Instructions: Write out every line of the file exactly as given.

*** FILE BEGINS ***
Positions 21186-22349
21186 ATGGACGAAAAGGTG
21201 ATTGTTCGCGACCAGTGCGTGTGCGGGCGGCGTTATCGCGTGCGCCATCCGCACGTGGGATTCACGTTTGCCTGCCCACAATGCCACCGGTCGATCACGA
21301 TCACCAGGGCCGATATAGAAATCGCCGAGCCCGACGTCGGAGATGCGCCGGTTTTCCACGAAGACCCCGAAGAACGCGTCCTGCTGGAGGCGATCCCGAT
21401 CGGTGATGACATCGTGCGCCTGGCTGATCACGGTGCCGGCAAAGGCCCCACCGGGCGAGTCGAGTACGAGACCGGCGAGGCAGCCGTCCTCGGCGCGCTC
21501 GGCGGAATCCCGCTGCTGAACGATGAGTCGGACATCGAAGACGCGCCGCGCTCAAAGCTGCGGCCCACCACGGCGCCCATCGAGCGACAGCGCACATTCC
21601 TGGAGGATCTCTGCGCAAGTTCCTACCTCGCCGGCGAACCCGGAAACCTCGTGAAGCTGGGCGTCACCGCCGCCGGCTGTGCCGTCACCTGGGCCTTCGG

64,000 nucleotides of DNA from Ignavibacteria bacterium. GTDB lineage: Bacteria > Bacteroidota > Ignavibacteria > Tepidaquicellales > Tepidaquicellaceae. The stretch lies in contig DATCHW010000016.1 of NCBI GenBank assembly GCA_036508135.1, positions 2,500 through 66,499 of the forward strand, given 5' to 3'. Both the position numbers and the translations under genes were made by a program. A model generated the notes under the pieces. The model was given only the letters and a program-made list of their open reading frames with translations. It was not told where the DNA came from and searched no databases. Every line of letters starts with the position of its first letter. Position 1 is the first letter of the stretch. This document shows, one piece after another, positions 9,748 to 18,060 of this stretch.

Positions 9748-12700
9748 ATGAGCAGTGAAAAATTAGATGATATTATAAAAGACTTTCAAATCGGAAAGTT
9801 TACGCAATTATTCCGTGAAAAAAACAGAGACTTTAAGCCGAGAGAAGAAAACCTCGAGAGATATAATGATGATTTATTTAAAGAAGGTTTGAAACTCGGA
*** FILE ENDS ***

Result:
Positions 21186-22349
21186 ATGGACGAAAAGGTG
21201 ATTGTTCGCGACCAGTGCGTGTGCGGGCGGCGTTATCGCGTGCGCCATCCGCACGTGGGATTCACGTTTGCCTGCCCACAATGCCACCGGTCGATCACGA
21301 TCACCAGGGCCGATATAGAAATCGCCGAGCCCGACGTCGGAGATGCGCCGGTTTTCCACGAAGACCCCGAAGAACGCGTCCTGCTGGAGGCGATCCCGAT
21401 CGGTGATGACATCGTGCGCCTGGCTGATCACGGTGCCGGCAAAGGCCCCACCGGGCGAGTCGAGTACGAGACCGGCGAGGCAGCCGTCCTCGGCGCGCTC
21501 GGCGGAATCCCGCTGCTGAACGATGAGTCGGACATCGAAGACGCGCCGCGCTCAAAGCTGCGGCCCACCACGGCGCCCATCGAGCGACAGCGCACATTCC
21601 TGGAGGATCTCTGCGCAAGTTCCTACCTCGCCGGCGAACCCGGAAACCTCGTGAAGCTGGGCGTCACCGCCGCCGGCTGTGCCGTCACCTGGGCCTTCGG

64,000 nucleotides of DNA from Ignavibacteria bacterium. GTDB lineage: Bacteria > Bacteroidota > Ignavibacteria > Tepidaquicellales > Tepidaquicellaceae. The stretch lies in contig DATCHW010000016.1 of NCBI GenBank assembly GCA_036508135.1, positions 2,500 through 66,499 of the forward strand, given 5' to 3'. Both the position numbers and the translations under genes were made by a program. A model generated the notes under the pieces. The model was given only the letters and a program-made list of their open reading frames with translations. It was not told where the DNA came from and searched no databases. Every line of letters starts with the position of its first letter. Position 1 is the first letter of the stretch. This document shows, one piece after another, positions 9,748 to 18,060 of this stretch.

Positions 9748-12700
9748 ATGAGCAGTGAAAAATTAGATGATATTATAAAAGACTTTCAAATCGGAAAGTT
9801 TACGCAATTATTCCGTGAAAAAAACAGAGACTTTAAGCCGAGAGAAGAAAACCTCGAGAGATATAATGATGATTTATTTAAAGAAGGTTTGAAACTCGGA